Despite what you may hear from the spine surgical community there is an increasing controversy of what role spine surgery, and specifically spinal fusion, should play in the management of back pain in the future. Spinal fusion surgery has grown at a rate of 9% per year and represents a multi-billion dollar industry. In total, the American spine industry approaches $100-200 billion annually when including all expenses, disability, and work loss according to RAND. To make matters worse, research also suggests as many as 90 percent are unnecessary and ineffective. Back pain sent over 3 million people to emergency rooms in 2008 at a cost of $9.5 billion, making it the ninth most expensive condition treated in U.S. hospitals.
Recently a new wave of data by researchers has revealed the high cost and ineffectiveness of most medical back treatments. Yet these revelations have fallen on deaf ears in the medical profession as the use of opioids, epidural steroid injections, and spine surgeries have radically increased despite these warnings. The number of fusions has grown from just over 200,000 in the year 2000 to over 400,000 in 2008. The promotion of new surgical techniques, hardware constructs and reimbursement schedules from carriers have contributed to the increase. David Spodick, Professor of Medicine at the University of Massachusetts, stated that “Surgery is the sacred cow of our health-care system and surgeons are the sacred cowboys who milk it. Indeed, spine surgery has become the cash cow in the medical world and will only grow larger unless sensibility prevails over profiteering.”
The mean hospital costs alone for surgical decompression and complex fusions ranged from $23,724 to $80,888. When combined with surgical costs, medications, MRIs, rehab, and disability, every spine surgery case approaches $100,000 or more. The direct costs are astronomical and may reach as high as $169,000 for a lumbar fusion and for a cervical fusion as high as $112,480. Research suggests that of the 500,000-plus disk surgeries performed annually, as many as 90 percent are unnecessary and ineffective. Richard A Deyo, MD, MPH has published numerous papers on related topics. He states that this is unsustainable, and yet growing at incredible rates. Deyo noted, "It seems implausible that the number of patients with the most complex spinal pathology increased 15-fold in just six years," and he mentioned one strong motivation included "financial incentives involving both surgeons and hospitals.”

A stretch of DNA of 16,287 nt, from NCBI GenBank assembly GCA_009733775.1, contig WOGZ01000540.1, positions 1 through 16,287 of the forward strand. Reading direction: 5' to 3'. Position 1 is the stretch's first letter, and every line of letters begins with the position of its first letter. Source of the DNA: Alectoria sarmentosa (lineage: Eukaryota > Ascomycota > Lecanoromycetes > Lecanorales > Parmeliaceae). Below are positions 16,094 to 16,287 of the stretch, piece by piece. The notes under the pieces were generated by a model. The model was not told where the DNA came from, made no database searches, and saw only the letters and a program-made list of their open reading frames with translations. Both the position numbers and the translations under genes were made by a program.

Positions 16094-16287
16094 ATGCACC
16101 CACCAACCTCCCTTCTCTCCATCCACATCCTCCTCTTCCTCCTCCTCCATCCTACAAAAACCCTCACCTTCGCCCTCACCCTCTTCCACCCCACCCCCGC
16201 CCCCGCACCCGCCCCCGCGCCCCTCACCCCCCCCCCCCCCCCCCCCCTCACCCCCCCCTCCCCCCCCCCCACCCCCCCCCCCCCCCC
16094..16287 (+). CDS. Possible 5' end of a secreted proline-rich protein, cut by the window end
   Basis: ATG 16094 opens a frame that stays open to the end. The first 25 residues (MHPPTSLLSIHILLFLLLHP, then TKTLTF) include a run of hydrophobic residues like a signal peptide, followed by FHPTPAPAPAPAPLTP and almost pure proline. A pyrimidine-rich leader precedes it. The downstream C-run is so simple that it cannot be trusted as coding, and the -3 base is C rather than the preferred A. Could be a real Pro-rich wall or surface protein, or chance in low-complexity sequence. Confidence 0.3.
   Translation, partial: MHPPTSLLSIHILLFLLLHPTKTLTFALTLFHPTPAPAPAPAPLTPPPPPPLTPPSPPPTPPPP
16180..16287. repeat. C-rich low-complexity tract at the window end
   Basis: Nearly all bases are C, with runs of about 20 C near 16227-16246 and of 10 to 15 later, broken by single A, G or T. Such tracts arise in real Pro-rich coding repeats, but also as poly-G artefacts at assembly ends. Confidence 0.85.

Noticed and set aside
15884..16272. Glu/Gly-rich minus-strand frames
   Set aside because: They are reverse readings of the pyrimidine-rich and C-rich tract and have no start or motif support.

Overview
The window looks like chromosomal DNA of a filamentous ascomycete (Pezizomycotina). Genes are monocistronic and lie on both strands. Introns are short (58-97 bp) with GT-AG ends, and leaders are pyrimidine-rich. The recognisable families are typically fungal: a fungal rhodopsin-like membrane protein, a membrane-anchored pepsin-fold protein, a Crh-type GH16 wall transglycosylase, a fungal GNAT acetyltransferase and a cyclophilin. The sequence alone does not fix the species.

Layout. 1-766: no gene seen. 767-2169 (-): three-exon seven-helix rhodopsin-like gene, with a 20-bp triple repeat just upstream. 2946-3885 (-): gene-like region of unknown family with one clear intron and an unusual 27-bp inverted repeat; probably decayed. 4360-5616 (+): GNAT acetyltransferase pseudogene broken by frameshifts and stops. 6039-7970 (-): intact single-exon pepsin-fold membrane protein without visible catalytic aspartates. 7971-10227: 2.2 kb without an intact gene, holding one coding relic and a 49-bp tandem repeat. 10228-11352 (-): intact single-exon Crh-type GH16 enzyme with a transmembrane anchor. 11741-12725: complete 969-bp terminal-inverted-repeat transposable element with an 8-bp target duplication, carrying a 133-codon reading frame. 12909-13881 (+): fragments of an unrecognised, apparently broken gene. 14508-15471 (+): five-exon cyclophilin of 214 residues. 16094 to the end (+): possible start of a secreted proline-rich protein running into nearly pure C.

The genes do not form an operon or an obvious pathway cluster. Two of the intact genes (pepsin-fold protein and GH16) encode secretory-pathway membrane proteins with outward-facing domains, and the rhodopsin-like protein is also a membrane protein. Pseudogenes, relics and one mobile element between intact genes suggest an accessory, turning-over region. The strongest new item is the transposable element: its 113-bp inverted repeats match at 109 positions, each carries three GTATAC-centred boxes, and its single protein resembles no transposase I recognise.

I could go on forever but you’re probably asking yourself “So where is he going with this?” Those of you who know me know that I am not anti-medicine and I’m certainly not anti-surgery. In the properly selected population, spine surgery (with progressive neurologic deficit) and even fusion (for instability) have its place. I have seen great results in some patients and tragic results in others. More than anything else, I suppose this newsletter is a “Caveat Emptor”. Your clients, and perhaps you or your loved ones, have an 80% chance of developing back pain during their lifetime which is bad enough to bring them to a doctor’s office. If the prevailing trend continues, many will advance to spine surgery even though the likelihood of benefit is minimal. Health care consumers need to be made aware of the real risks and benefits of spine surgery before they make a decision based on medical tradition or greed rather than evidence-based medicine and best practices. In the PI world, we need to put our patients/clients well being first. While it may be true that spine surgery will increase a settlement value we all must remain diligent to make sure our focus remains on the patients overall wellness and not just the financial outcome.
For additional information, please email me at Dr.Shaw@ShawChiropractic.com